Several days ago a reader of this blog added a comment to one of my posts and among other points, asked if any Black veterans attended the Great Reunion. I responded with “I’m not sure; I’ve heard both ‘yes’ and ‘no’ so I need to find out; stand by.”
After doing some research, here’s the very surprising answer: nobody knows for certain! Scholars and historians are divided on the answer to this question.
The most definitive source I found, one that not only presents this surprising disconnect over an historic fact from only a century ago but also explores why there are differing beliefs, is a scholarly, academic paper from Gettysburg College that was published in 2011. The paper is entitled “All May Visit the Big Camp”: Race and the Lessons of the Civil War at the 1913 Gettysburg Reunion. You can find an online copy of the paper at: http://cupola.gettysburg.edu/gcjcwe/vol2/iss1/5/. (This link takes you to the abstract and there is a “Download” button on the top right that will download the full paper.)
Here’s the bottom line, according to the paper: some scholars and historians believe (or claim) that Blacks were invited to and did attend the Great Reunion, but there appears to be a lack of primary sourcing for these claims. Following the research trail one finds mostly anecdotes such as one claiming that Southern, not Northern, Blacks “found their way into the camp” and then “were promptly sheltered by the ‘big-hearted Tennessee delegation.'” The source for this claim was a contemporary book written in 1913 by Walter Herbert Blake entitled Hand Grips: The Story of the Great Gettysburg Reunion July, 1913. But Mr. Blake was a Union veteran from New Jersey and essentially wrote a travel narrative rather than a scholarly work. This isn’t to say that he lied or even that he was mistaken, but rather that we need to take one aging veteran’s written memories with the same grain of salt that we must take…well, non-scholarly material such as this blog! (The preceding isn’t meant to diminish my own work, of course, but rather to point out that my blog, like most other blogs, does not require the same rigor for publication that a journal paper, for example, does.)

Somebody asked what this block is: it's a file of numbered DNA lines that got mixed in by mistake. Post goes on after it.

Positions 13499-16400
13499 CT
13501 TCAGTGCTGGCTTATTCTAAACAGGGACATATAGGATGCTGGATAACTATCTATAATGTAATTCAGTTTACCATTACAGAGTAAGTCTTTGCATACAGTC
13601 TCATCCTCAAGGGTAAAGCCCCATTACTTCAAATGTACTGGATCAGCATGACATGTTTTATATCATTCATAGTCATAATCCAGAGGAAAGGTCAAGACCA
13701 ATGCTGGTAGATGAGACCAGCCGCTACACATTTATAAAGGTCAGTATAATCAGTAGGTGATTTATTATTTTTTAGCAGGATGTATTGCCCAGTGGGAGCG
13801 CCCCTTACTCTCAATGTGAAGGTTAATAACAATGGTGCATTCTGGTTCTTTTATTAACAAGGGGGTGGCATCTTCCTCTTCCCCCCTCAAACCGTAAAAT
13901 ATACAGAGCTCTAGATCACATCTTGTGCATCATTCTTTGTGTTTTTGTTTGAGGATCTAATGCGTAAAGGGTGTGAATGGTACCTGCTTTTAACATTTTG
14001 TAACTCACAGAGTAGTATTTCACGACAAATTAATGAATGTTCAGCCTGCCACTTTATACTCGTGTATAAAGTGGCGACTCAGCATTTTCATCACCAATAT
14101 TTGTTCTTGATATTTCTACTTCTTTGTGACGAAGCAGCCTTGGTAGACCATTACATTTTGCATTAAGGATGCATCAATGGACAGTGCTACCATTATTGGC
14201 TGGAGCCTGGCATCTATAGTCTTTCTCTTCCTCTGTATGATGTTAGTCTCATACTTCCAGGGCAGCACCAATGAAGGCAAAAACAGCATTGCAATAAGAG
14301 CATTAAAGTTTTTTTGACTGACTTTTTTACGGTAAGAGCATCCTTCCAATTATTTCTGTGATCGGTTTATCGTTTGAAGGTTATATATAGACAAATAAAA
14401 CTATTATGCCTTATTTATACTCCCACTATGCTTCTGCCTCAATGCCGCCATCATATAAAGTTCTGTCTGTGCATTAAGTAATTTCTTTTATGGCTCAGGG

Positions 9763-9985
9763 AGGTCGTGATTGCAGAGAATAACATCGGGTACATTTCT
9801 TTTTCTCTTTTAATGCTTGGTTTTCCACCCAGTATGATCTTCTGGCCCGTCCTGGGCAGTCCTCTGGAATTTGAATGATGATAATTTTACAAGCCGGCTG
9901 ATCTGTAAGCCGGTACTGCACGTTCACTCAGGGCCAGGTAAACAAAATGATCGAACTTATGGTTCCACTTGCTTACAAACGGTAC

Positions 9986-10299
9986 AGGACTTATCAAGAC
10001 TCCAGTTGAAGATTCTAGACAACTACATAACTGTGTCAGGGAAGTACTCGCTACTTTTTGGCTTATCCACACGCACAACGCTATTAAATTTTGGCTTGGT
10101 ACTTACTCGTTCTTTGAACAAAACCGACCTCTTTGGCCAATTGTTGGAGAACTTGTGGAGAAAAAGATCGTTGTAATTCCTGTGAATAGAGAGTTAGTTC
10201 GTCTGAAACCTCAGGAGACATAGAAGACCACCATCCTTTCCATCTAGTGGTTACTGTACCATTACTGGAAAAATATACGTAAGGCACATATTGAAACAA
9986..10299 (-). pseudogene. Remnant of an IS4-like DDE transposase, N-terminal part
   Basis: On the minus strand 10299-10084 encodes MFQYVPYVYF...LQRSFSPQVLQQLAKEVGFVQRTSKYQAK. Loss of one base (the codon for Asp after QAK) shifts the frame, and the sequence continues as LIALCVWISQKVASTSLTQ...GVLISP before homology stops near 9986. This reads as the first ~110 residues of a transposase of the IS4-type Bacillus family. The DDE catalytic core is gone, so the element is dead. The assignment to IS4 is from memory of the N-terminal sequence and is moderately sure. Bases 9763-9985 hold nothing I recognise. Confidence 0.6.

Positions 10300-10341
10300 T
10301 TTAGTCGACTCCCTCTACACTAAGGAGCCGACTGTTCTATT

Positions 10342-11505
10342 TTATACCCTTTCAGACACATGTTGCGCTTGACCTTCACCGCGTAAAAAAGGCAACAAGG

Anyway, back to the question at hand: much of the thesis of the paper seems to be based on the culture and belief system of a century ago with regards to race relations and even financial matters. The paper points out that even though the Great Reunion was for all veterans of the Civil War regardless of whether or not they fought at Gettysburg, some states such as Indiana invited and paid for only their Gettysburg veterans, presumably as a cost containment measure…and which meant that Black veterans who fought in segregated units in those days (ref: the movie Glory) but who didn’t fight at Gettysburg were automatically eliminated from consideration to attend.
So Bottom Line, Take 2: we’ll probably never know the answer to this question for certain, which as I mentioned is something I find somewhat surprising since we’re talking about an event from only a century ago that was widely reported and photographed…we’re not talking about, say, the nationalities comprising a particular component of the Roman Legion 2,000 years ago. Still, those photographs all show white faces so while the absence of Blacks from photos and records of the Great Reunion doesn’t unequivocally prove that no Blacks were invited or in attendance, we may very well conclude that’s exactly the situation.
And we can always look at the question this way: even if Black veterans did actually attend, then they were in the vast minority – perhaps counted in single digits.